Hope this helps,
    Sam
     
  15. Shkuey

    Shkuey Blue Ring Registered

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    Not sure the brand of the skimmer, it's a tube that comes up out of the sump and has a little air intake to fill the tube with bubbles. I'm not entirely sure the skimmer is working as the cup on top has literally nothing in it except condensation... then again, there isnt a lot to clean I guess. I did think particles of crud would come off the rocks, but it doesnt seem to be. I did go to to the place you mentioned, as for how I filled the tank...

    I mixed the RO/DI water and salt in 5 gallon jugs (the blue things that you'd normally find on top of a water cooler), so the water was already salinated when added to the tank. Basically the process was that I poured in the sand, pushed it so it was vaguely level and put a bowl in the tank. Poured the water into the bowl so it would overflow into the tank (an attempt to keep the sand from making the water murky, it didnt work but the sand settled after a few hours anyway). I added half the rocks about a third to a half way through the process of filling the tank, about the time they would be completely submerged. The other half of the live rock came from the aquarium company you recommended and was added after the tank was full, it spent maybe 3 hours out of water and was never in fresh water unless they had it in fresh water. The first half of the rock was sitting dry for about two days from another shop, they told me that wasn't a problem but I'm guessing that half will not be quite as productive... no one shop seemed to have very much of the stuff in stock. I am very glad I went to the place you recommended though, the rocks they had were much larger and look a little less "dead" than the rocks I got from the first place. Cheaper too. It's a further drive but they'll be my shop of choice in the future.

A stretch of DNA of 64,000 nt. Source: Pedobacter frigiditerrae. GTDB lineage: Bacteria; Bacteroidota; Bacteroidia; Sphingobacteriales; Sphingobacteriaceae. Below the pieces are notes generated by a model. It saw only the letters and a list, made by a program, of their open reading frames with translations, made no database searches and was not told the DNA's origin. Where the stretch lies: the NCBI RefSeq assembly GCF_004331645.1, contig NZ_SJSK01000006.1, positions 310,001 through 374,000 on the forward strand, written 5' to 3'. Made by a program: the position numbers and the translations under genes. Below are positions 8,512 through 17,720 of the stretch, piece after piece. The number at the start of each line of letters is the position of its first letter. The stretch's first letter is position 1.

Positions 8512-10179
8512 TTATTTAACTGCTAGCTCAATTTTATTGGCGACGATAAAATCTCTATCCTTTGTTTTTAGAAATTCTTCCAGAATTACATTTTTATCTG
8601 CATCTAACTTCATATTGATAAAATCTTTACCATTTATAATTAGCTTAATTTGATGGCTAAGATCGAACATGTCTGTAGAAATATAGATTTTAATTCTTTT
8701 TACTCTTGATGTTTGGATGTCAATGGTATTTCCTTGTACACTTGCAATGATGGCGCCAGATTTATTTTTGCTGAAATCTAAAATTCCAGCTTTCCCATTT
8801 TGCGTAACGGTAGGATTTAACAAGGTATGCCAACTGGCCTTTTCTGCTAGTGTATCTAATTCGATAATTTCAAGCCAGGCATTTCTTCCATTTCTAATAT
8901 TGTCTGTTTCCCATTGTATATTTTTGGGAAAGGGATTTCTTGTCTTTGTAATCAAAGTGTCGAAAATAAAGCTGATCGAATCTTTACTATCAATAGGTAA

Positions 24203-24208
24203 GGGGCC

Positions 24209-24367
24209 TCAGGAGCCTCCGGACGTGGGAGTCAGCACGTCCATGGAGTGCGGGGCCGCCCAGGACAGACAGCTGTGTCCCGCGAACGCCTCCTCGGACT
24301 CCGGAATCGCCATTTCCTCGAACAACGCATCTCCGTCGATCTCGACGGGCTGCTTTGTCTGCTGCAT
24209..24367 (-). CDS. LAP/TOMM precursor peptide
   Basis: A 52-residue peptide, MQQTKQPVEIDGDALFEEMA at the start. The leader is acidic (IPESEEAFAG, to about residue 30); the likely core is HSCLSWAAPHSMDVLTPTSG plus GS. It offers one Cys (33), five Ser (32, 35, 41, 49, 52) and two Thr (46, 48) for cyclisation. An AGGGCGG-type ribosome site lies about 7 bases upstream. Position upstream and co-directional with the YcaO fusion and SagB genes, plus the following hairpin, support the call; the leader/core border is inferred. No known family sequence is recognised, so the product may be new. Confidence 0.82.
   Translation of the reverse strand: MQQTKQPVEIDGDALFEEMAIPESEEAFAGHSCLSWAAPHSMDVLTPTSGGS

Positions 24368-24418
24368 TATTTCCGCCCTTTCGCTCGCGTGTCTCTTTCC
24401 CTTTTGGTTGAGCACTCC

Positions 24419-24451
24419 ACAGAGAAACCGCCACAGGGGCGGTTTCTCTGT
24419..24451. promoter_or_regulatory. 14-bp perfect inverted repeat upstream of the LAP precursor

I don't have any lighting yet, I will acquire some when there is something besides rocks in the tank.

    I did buy a smaller tank from the aquarium company too (14 gallon biocube) but haven't set it up. Not really sure where to put it or what to put in it. Probably just do something decorative with it. The whole point of buying it was to learn before I set up the other one but it seems I jumped the gun.
     
  16. DWhatley

    DWhatley Cthulhu Staff Member Moderator

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    I would avoid buying anything that is not brand name, off the shelf and recommended by someone else from the store that sold you live rock and told you it could sit dry. Chances are it would not make any difference because it was not live rock, simply rock. It certainly was simply rock after two days out of the water.